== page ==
A lot of users ask how to delete email from certain recipients and send an autoreply to them, telling them the message was deleted unread. While it is possible to do this, it’s a really bad idea.
I want to block the receipt of one specific person’s email, but I want them to get a message saying that their email has been blocked, or something to that effect. Is this possible?
One word: Don't. Don't even think about doing this.
You could send an autoreply using a rule that also deletes their messages but you should never do this with obvious spam and it may not work with newsletters and advertisements from legitimate senders as the address may not be monitored.
"I need to do more than just add addresses to my spam list. Can I create a rule that if a person I'm blocking sends me email it will trigger an automated response that their email is rejected? Sort of like blocking callers. I hate going to my junk mail box to find stray messages only to find this scary person's emails there."
While there are some third party utilities that do send fake non-delivery reports to senders, it's pointless to do so. Most spammers do not process bounce messages or use valid email addresses, so you'd only be adding to the traffic your mail server needs to process.
True rejection can only be done during the SMTP transaction. Once the gateway SMTP email server (your email server) has accepted email for delivery, the message has been delivered. When you reject a message while downloading it to your email client, you're adding to the problem and a savvy sender will know a fake reject from the real thing. Just use a filters to dump it.
If the "scary person" is someone you know or a stalker, and you don't wish to receive email from them, tell them not to send you messages in the future. If your email provider supports server-based rules to reject messages, reject the message at the server, otherwise, create a rule to delete any messages they may send. Don't play games - ignore them and if they threaten you, file a police report.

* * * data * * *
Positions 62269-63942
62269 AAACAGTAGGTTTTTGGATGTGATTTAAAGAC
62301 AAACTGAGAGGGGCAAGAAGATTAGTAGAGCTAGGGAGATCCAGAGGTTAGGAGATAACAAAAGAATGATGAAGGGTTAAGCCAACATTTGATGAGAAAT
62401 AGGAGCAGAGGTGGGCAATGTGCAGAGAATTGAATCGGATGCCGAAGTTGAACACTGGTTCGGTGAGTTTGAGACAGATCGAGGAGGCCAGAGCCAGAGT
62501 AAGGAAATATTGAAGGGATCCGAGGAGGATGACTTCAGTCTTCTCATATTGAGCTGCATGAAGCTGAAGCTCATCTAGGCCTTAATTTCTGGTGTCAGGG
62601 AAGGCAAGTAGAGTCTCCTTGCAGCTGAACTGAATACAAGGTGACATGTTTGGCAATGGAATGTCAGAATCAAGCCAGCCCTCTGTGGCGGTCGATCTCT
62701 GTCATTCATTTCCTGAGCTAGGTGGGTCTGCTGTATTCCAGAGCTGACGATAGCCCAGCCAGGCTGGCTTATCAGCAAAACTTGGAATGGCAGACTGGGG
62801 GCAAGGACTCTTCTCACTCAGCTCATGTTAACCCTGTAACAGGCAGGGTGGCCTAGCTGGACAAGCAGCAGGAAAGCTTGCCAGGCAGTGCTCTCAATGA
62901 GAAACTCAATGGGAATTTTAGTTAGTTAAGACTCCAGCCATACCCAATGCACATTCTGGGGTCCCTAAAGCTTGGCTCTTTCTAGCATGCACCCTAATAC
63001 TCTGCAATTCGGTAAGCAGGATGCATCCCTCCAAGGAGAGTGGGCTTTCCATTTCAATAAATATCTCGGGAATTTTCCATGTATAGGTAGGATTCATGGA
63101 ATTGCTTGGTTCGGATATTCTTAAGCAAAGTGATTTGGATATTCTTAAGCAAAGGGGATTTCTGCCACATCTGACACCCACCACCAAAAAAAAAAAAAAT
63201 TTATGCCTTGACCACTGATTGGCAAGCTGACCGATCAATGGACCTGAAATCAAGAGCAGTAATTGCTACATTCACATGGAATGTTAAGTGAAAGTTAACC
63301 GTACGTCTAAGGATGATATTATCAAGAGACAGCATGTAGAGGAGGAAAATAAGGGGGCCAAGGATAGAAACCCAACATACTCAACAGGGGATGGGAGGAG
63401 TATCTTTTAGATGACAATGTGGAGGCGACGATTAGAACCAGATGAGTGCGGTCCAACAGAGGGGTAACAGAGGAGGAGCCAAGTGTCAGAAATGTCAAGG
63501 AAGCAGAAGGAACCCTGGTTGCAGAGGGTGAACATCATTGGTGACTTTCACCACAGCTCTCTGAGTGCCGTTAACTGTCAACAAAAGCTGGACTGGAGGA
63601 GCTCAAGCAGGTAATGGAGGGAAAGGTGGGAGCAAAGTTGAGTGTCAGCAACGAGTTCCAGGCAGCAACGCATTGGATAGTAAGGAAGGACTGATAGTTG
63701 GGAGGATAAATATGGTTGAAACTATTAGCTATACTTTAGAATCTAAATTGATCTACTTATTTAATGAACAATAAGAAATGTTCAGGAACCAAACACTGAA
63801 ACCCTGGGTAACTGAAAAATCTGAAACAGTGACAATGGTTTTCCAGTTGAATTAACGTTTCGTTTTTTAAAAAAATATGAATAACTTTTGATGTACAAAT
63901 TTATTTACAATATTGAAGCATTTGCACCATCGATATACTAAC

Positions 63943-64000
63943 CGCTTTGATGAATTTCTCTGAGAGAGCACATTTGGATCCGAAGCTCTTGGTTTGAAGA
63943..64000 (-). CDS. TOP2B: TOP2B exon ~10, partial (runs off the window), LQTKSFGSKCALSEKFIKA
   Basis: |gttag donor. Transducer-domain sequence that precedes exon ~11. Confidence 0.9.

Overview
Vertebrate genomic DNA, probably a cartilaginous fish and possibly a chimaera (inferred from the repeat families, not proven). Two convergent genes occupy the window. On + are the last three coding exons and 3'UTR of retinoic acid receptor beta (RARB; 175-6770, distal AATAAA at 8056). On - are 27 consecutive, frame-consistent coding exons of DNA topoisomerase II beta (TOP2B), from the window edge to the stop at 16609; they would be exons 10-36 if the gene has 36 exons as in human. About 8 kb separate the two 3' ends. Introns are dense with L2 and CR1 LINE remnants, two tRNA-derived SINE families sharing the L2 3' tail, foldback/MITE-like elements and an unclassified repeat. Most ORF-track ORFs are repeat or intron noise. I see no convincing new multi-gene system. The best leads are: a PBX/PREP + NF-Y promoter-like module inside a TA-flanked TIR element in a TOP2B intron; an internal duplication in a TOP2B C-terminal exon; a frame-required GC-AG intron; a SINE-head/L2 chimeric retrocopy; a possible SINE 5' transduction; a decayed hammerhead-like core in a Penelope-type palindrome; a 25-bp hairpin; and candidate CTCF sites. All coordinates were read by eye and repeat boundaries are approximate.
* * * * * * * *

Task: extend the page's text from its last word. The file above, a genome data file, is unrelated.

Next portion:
While an autoreply will work with people you are acquainted with, it’s better to just tell the person to stop sending you email – simply reply to their next message and tell them you don’t wish to get email from them. Depending on the specifics of the situation, tell them that you will be configuring a rule to delete any messages they send in the future.
If you choose to send an autoreply and your email provider supports server rules, create the rule on the server. They’ll get the autoreply back immediately. If you use Outlook, the rules are applied as the message is downloaded which could be hours later.
If the address belongs to someone you don't want to be in contact with, reply to the sender and ask them to stop sending you email. Or just delete the message and forgot about it. This method works best with former coworkers, family members, etc.
When someone (usually new to email who doesn’t know netiquette rules) is forwarding junk, a nice note asking them to remove your address from the forward list usually works and they stop forwarding to everyone.
If it’s from a company and you can't get unsubscribed from their mailing list, reply and ask to be removed then set up a rule to delete the messages and forget about it.
When the sender is a spammer, just delete the message and go on. If you send an autoreply one of two things will happen: you'll get an NDR back or you'll confirm you address is valid and end up with a lot more spam. Since most spammers use fake from addresses, you don't have to worry too much about confirming your address. It is also mostly useless to add spammers to your blocked senders list as their addresses keep changing.
Bottom line: delete the messages with a rule and forget about it. If you use Outlook 2003 and up, you can add addresses to the blocked senders list and send all mail straight to the Junk email folder.
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